Voters may see 21-ordinance again


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Despite which side community members fall on regarding the proposed 21-ordinance for bar entry, they may agree on one thing: Timing is key.

If the council passes a 21-only ordinance, opponents will have 60 days to collect 2,500 signatures of registered voters in Iowa City. If they meet that mark, the city clerk must verify that all the signers are registered in Iowa City, said City Clerk Marian Karr.

After a petition is verified, the City Council has three options: adopt the referendum, basically reversing its own ordinance; add the issue to the November ballot; or hold a special election to vote just on that issue.

However, with a special election comes costs for establishing voting stations and printing ballots, leading to a hefty price tag. The city last held a special election in May 2009 on the local option tax.

The election cost approximately $36,000, and Karr said another special election over the proposed 21-only ordinance would likely be about as costly.

Dan Tallon, a University of Iowa junior, noted that while signatures for a petition cannot be collected until the ordinance is passed by the Iowa City City Council, he expects residents to mobilize in response.

“I think there’s going to be a big movement,” said Tallon, who ran for City Council last year. “No matter what, there will be a good showing.”

For UI senior Jeff Shipley, it seemed like a vote during November would be the best idea. The UI Student Government liaison noted that a summer election would pose challenges.

“It would be hard to get students to mobilize,” he said, and raising awareness for the issue would take time. “It doesn’t just happen overnight.”

Additionally, some opponents of the ordinance are concerned that a special election may take place near the end of the UI’s 2010 spring semester; a time when students are occupied with finals and moving.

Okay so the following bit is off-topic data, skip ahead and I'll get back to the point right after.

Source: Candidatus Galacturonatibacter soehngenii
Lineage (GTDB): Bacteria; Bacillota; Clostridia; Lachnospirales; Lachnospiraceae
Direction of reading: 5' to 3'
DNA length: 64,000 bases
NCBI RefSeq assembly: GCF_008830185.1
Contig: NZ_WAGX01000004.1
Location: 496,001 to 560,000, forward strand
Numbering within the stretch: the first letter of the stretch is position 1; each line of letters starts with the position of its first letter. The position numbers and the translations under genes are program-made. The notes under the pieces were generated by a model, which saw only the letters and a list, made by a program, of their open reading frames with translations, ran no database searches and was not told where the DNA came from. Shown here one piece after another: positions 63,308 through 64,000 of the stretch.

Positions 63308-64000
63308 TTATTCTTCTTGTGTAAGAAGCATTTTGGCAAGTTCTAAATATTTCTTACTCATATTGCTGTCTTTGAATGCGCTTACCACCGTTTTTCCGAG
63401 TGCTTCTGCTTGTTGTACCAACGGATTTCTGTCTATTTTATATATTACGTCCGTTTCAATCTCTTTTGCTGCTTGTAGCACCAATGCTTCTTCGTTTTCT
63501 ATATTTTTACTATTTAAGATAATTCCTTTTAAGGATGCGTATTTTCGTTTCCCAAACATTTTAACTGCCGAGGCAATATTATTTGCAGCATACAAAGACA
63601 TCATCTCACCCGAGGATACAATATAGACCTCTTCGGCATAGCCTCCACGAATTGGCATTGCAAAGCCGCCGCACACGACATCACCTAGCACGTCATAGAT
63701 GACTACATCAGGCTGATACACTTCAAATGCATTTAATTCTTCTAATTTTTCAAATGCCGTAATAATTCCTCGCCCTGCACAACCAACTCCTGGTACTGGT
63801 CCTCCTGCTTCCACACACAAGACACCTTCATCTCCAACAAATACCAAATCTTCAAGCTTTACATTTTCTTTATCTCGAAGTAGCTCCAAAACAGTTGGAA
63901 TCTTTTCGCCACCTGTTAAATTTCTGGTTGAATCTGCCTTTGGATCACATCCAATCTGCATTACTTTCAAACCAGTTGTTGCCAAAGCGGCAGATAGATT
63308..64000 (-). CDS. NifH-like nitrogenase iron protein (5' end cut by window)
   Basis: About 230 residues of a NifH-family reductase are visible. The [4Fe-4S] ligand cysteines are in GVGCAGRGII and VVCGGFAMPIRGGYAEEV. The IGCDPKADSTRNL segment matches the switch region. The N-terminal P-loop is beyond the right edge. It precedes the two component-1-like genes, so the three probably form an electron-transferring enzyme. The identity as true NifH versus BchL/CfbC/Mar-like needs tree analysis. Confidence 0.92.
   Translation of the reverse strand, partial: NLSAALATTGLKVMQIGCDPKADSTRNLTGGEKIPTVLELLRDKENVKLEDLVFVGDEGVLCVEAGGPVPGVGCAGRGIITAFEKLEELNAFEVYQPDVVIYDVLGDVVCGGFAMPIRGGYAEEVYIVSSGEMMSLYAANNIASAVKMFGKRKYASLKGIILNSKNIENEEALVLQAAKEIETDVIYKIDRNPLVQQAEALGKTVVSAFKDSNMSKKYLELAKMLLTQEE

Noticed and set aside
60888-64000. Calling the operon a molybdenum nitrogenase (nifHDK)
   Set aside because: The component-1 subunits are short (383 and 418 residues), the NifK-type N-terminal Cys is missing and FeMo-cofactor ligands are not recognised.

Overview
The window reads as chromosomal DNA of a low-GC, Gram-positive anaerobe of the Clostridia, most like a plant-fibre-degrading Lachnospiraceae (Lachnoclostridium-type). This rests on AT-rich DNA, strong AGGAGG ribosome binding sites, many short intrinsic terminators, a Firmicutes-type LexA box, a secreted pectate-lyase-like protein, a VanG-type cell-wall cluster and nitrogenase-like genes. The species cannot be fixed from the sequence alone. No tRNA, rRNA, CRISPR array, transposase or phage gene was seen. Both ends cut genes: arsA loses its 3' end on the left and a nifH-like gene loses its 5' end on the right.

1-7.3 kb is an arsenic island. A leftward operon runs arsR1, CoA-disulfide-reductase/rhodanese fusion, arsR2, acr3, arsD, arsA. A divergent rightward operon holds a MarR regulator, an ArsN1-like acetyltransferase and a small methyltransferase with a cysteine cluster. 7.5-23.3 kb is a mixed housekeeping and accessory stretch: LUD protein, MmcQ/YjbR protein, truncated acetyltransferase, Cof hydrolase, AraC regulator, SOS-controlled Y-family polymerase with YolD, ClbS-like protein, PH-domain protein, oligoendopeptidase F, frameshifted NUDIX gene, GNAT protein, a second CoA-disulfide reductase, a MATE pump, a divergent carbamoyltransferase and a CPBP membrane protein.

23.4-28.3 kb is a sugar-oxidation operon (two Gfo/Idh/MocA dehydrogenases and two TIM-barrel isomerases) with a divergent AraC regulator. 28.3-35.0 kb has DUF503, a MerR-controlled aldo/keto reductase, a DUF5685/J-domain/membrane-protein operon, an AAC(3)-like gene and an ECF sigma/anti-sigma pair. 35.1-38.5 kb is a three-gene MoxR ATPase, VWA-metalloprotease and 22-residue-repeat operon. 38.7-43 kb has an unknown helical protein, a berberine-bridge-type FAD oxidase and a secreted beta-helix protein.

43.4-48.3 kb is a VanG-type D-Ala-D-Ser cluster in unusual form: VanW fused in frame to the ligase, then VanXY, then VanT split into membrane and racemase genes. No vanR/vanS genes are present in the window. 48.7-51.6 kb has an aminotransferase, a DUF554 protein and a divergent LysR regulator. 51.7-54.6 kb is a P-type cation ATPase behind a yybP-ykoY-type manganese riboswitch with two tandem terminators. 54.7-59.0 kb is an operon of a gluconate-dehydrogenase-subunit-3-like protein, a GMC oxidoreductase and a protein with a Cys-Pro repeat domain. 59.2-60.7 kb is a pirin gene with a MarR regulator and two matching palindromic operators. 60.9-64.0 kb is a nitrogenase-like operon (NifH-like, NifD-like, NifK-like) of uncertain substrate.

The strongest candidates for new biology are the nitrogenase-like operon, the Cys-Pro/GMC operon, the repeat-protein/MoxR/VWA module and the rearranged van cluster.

Shipley agreed, saying a key factor in a special election would be when it occurs.

“Timing is very, very important,” he said.

Whether the vote takes place in a special election or is put on the November ballot, officials expect the number of registered voters in Iowa City to skyrocket.

This would follow what occurred in 2007 — the previous time the 21-ordinance came to vote — when the registration of 18- to 24-year-old voters increased by 4,483 between Oct. 9 and Dec. 7, representing 87.7 percent of all newly registered Iowa City voters, according to the Johnson County Auditor’s Office.

Tallon hopes if a public vote is held, it takes place during the regular November election to avoid unnecessary costs.

“It’s irresponsible to put it on the special election,” he said. “This needs to go on the general ballot.”

Some UI students shared Tallon’s belief.

UI freshman Logan Edwards also felt a vote should take place along with the November election.
“I don’t think it’s necessary to spend that extra money on it,” she said.

While she was not an Iowa City resident in 2007, she said, she will be against the ordinance if it comes to a vote.

“I think [bar-entry age] should stay the way it is,” she said.

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